This seems like the best forum for this question. It occurred to me after reading Fr. Spitzer’s treatment of hell in the third volume of his recent quartet - For God So Loved the World.
The CCC defines hell as the state of definitive self-exclusion from communion with God and the blessed.
Mortal sins seem fairly commonplace: grave matter; full knowledge; full consent. Lord knows I have had my share. But never have I committed a sin (I think) with the intent (consent?) to definitively exclude myself from communion with God, forever.
If that intent is required to fully “consent” to a mortal sin, it would seem as though actual instances of mortal sin would be very rare. On the other hand, if by “consent” we mean mere consent to the act (but not the definitive self-exclusion consequence) it seems as though most mortal sins (with no or imperfect contrition prior to death) would result in eternal punishment when the decedent never intended by their sin to definitively self-exclude themselves from communion with God, forever.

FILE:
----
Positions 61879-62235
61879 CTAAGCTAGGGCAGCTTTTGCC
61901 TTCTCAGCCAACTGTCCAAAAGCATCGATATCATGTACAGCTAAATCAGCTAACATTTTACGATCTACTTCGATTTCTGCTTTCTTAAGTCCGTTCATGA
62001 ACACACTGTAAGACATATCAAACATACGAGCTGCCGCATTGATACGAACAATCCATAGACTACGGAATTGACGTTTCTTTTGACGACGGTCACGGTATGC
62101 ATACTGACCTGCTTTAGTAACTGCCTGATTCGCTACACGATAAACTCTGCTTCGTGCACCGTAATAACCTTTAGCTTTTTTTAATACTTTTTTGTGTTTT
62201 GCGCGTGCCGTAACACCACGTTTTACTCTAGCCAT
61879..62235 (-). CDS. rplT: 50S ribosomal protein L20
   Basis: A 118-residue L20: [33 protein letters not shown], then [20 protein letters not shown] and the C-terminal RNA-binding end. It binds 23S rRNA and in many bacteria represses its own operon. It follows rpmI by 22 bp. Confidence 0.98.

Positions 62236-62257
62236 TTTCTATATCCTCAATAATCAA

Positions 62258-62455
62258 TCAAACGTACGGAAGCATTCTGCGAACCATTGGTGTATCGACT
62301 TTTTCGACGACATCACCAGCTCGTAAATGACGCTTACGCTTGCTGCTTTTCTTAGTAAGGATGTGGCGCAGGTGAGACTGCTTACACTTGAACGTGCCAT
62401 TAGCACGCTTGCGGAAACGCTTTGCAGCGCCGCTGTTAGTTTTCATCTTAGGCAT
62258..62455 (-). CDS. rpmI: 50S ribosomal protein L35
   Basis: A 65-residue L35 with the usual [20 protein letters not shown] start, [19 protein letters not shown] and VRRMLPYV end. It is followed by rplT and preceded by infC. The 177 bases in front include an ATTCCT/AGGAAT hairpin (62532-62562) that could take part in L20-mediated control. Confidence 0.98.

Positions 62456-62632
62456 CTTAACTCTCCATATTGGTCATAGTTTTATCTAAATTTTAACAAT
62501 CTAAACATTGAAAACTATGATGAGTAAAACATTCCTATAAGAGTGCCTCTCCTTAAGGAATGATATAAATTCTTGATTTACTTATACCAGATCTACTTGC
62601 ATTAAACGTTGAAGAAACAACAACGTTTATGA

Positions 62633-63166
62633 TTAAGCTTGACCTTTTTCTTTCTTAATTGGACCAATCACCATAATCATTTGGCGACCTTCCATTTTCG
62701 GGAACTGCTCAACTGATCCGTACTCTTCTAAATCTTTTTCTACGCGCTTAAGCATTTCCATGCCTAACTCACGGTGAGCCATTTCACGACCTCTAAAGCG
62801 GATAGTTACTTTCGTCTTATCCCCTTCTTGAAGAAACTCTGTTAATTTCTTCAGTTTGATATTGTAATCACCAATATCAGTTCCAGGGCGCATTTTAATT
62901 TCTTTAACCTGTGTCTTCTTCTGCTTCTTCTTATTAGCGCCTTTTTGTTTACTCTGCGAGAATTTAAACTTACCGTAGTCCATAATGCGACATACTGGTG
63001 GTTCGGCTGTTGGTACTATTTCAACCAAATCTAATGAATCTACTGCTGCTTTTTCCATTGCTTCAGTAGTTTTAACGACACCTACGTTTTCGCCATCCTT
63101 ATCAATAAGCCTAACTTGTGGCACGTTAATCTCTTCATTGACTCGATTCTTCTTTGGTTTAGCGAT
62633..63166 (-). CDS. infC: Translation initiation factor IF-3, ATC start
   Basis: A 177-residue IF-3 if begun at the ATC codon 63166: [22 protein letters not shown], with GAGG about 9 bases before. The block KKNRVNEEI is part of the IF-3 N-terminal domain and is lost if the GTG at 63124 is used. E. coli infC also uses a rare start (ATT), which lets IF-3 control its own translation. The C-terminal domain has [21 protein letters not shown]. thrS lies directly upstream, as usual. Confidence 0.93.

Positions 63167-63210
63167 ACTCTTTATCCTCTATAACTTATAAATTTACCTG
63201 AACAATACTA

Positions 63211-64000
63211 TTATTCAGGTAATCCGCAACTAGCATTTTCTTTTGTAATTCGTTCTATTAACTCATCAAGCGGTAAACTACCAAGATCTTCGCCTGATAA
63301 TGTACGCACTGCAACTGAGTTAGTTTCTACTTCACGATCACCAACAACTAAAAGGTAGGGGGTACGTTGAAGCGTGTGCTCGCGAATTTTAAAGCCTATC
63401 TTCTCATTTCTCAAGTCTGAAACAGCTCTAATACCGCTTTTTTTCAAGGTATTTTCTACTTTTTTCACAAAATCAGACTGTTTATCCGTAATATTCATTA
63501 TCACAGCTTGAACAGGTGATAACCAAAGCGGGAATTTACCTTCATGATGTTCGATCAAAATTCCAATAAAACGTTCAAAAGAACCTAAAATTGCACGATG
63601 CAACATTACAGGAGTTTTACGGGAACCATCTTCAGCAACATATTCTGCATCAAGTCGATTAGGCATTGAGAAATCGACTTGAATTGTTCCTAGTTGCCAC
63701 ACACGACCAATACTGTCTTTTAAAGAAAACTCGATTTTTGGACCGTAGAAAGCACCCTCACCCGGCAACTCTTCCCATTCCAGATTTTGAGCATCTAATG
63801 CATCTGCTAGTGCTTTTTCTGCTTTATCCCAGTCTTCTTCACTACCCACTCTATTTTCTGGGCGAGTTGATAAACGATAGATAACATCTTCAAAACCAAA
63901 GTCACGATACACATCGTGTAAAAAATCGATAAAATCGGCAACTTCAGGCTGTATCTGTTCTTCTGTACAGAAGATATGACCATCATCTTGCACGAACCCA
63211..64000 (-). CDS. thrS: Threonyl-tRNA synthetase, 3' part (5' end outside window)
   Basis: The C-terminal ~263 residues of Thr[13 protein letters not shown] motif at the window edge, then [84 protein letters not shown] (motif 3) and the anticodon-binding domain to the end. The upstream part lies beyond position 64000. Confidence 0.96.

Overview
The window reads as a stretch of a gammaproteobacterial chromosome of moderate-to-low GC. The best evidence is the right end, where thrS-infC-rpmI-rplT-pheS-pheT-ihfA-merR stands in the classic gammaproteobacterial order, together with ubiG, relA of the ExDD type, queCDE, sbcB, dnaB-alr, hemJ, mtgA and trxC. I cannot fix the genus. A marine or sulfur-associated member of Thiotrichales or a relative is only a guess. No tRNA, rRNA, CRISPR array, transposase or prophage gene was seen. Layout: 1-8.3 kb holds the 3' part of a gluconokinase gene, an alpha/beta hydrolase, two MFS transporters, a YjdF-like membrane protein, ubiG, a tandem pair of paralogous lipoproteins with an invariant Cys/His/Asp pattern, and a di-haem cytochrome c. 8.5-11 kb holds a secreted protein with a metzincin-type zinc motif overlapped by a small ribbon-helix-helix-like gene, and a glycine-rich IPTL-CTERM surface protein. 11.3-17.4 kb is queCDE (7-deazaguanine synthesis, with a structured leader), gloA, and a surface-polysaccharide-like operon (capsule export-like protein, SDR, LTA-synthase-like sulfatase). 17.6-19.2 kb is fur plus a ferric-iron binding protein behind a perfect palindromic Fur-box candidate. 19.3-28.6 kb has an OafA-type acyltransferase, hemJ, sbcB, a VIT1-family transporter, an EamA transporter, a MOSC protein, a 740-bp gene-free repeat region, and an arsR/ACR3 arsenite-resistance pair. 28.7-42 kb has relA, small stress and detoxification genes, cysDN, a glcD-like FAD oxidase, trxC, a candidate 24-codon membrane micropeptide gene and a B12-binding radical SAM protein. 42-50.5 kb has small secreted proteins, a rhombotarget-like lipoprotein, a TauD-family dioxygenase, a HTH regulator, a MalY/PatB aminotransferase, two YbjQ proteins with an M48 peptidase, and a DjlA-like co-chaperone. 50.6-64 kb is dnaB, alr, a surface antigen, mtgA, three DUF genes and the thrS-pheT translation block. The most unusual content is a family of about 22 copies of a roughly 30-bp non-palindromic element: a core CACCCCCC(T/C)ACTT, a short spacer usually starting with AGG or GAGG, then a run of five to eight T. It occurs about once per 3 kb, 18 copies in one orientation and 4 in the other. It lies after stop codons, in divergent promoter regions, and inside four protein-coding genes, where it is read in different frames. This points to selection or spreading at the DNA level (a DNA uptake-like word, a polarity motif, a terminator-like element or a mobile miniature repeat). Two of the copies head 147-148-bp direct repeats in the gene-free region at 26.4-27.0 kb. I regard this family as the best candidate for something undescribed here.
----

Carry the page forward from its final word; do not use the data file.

Admittedly, requiring an explicit intent to self-exclude-forever does give one a get-out-of-jail-free card so long as they do not meet that drastic criteria while nonetheless meeting the requirements of grave matter, knowledge, and consent to the act. But it seems somewhat severe to imput to a person a definitive intent to self-exclude from communion with God-for eternity-by way of a fairly commonplace mortal sin such as getting drunk with the boys or looking at porn once, for example.
So tl/dr: Given the Church’s understanding of hell, do mortal sins require consent to definitively self-exclude from communion with God, forever? If not, is it imputed by virtue of consenting to the mortally sinful act itself, with room for God’s mercy or mystery to nevertheless put into purgatory one who dies in a state of what looks like mortal sin but who somewhow still desired communion with Him, even imperfectly, prior to death?